Amazon teams up with 140-plus colleges to make education free for workers

The company also announced four national university partners for its Career Choice benefit for 750,000 U.S. employees, which features degrees, certificates, and alternative paths to college credits.

Amazon is working directly with colleges on its growing free college program for frontline workers—a lot of colleges, fittingly.

The company announced today that it has partnered with more than 140 colleges and universities through Career Choice, the education benefit it recently expanded and now offers for free to its 750,000 hourly U.S. employees.

Amazon will not work with an intermediary to administer the program. It circulated an RFP and has picked dozens of new college options for participating employees. The company also tapped four nonprofit universities with large online footprints as national partners. They are Southern New Hampshire University, Colorado State University Global, Western Governors University, and National University.

“We’ve selected the partners deliberately, so that we can innovate together,” said Tammy Thieman, global program lead of Amazon’s Career Choice.

She pointed to the wide range of credentials and scheduling flexibility offered by the four universities—such as National’s four-week courses, which are available online and in person. Thieman said the company’s goal is to “make it as easy as possible for folks to go to school.” It is offering courses at 110 Career Choice classrooms located in Amazon fulfillment centers in 37 states.

The 140 institutional partners include both community colleges and four-year universities, with fully covered academic programs ranging from certificates and certifications to associate degrees and bachelor’s degrees.

The deepening investment in Career Choice is part of Amazon’s broader pledge to spend $1.2B on its nine free education and skills training programs for employees by the end of 2025. The company wants to upskill more than 300,000 of its U.S. workers to help them land good jobs in high-growth fields—within Amazon or elsewhere—as the retail giant and many other employers increasingly automate jobs.

At the same time, Amazon Web Services, the company’s cloud computing subsidiary, is spending big to offer free cloud training to 29M people globally.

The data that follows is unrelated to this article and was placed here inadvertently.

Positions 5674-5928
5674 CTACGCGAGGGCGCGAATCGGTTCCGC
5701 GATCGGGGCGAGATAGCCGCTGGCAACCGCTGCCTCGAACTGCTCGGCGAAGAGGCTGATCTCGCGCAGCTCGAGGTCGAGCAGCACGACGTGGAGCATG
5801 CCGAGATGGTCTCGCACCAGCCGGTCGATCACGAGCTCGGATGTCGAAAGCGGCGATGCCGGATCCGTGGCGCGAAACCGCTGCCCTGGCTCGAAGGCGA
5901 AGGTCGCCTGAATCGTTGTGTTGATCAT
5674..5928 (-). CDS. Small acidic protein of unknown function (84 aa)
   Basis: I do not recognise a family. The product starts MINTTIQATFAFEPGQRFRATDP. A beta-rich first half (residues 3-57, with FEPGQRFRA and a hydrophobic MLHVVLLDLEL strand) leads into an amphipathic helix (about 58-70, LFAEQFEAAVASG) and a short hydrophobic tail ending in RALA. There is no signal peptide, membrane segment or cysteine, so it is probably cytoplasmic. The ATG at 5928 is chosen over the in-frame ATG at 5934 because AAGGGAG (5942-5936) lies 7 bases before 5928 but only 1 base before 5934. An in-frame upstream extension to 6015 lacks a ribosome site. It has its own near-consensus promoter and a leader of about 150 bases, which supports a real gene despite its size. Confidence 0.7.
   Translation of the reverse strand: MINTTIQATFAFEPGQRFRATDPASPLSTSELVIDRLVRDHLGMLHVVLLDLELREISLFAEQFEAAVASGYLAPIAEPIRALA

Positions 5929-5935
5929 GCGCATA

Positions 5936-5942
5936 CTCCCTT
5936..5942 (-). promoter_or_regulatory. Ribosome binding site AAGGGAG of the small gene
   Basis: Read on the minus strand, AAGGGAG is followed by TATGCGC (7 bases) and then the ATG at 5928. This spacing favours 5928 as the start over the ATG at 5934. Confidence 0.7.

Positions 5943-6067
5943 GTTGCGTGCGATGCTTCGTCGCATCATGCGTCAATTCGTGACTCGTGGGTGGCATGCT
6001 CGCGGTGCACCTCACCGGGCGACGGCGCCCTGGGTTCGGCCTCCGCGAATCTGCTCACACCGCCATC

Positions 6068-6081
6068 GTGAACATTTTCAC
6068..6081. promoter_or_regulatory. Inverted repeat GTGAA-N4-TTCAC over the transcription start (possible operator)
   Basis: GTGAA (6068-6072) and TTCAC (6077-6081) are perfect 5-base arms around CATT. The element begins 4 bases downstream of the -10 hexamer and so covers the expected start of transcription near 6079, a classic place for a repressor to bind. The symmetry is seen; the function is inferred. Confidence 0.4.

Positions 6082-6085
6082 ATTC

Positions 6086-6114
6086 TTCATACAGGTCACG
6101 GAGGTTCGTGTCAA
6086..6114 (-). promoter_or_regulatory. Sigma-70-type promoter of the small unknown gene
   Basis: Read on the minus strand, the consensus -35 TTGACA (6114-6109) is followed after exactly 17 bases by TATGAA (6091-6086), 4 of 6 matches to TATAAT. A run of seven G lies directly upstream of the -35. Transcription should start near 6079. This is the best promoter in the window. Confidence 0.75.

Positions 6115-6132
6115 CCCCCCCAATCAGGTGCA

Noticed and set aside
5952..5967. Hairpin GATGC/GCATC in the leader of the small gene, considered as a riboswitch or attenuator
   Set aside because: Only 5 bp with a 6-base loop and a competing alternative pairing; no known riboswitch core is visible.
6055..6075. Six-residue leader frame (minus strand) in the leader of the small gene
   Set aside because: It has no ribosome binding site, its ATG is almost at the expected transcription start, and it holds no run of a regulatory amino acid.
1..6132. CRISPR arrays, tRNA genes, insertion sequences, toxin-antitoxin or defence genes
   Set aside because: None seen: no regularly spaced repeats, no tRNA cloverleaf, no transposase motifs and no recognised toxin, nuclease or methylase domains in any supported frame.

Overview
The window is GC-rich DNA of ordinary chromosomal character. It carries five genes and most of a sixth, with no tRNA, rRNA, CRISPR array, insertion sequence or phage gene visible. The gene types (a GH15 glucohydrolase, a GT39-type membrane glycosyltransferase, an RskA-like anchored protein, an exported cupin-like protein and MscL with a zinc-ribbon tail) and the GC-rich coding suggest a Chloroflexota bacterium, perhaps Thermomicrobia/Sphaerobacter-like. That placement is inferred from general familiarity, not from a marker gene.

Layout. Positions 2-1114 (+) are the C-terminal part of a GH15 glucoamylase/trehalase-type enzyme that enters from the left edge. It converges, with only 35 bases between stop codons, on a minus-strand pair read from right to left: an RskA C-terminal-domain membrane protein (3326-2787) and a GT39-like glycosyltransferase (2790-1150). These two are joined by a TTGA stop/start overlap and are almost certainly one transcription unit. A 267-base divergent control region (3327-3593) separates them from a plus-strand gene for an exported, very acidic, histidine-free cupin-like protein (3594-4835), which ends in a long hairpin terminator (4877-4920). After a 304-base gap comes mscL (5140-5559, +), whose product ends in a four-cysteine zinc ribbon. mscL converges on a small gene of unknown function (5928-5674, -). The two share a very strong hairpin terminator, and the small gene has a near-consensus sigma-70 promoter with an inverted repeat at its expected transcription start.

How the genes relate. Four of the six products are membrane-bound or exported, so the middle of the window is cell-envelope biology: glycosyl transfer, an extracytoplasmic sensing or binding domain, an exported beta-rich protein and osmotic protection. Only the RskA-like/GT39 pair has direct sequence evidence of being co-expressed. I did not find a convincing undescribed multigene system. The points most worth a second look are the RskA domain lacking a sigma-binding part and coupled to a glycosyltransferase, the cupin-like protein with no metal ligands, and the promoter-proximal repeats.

With Career Choice, Amazon is focusing on fields that offer both career growth and salaries that typically are higher than the $18-per-hour average starting wage the company pays its employees.

A health-care company official told The Job that workers from nearby Amazon warehouses could get subsidized training to fill many entry-level openings in allied health. But medical assistants typically aren’t paid enough for the role to be an approved Career Choice credential path. The dilemma is further evidence of the severe, multifaceted societal challenges that are driving labor shortages in both allied health and early childhood education.

Thieman said Amazon is using labor market data to shape Career Choice offerings at the local level, and that the company will adjust them to keep up with the shifting economy. The goal, she says, is to help employees understand their options so they can be good consumers of education.

“We do that work for them on the front end,” said Thieman. “The program is designed around career success.”

Thieman says Amazon went with the large network of partners in part because its workers value local college brands—as do most prospective college students, and their next employers.

College preparation, for credit

In addition to adding college partners, Amazon has expanded Career Choice to include high school completion and English language proficiency training.

The company also is covering all tuition for students to enroll in college credit–bearing online courses from Outlier. Created in 2018, the platform features 12 courses and plans to add six more this year. Aaron Rasmussen, Outlier’s founder and CEO, is the co-founder of MasterClass, which offers online classes with high-end production and big-name instructors.

Students who complete Outlier courses earn credit from the University of Pittsburgh at Johnstown—not retroactively as prior-learning credit, but as course credits that will transfer to most colleges.

“They are actual Pitt credits on a Pitt transcript,” said Rasmussen.

Amazon also worked with Outlier to create an “on-ramp” or college pathway certificate worth 12 credits. The credential is based on four Outlier courses, which students can take in any order. They are required to take courses in college writing and math and can choose one liberal arts and one business course.

Rasmussen said the certificate is a no-cost, low-risk way for Amazon employees to explore college while earning credits that will transfer. “It’s so important to build that confidence—that you can do college.”

Like MasterClass, Outlier draws heavily from the wealth of research on quality online courses. “Make it beautiful,” Rasmussen said, noting that the company conducted 200 interviews for a math instructor position.

Outlier features a cohort-based approach and a range of supports, both of which Rasmussen says are key to giving students the encouragement and help with time management they need to succeed.

The Kicker: “We spend the majority of cost of goods sold on wraparound supports,” said Rasmussen.

This article originally appeared in the March 3, 2022 edition of The Job newsletter.

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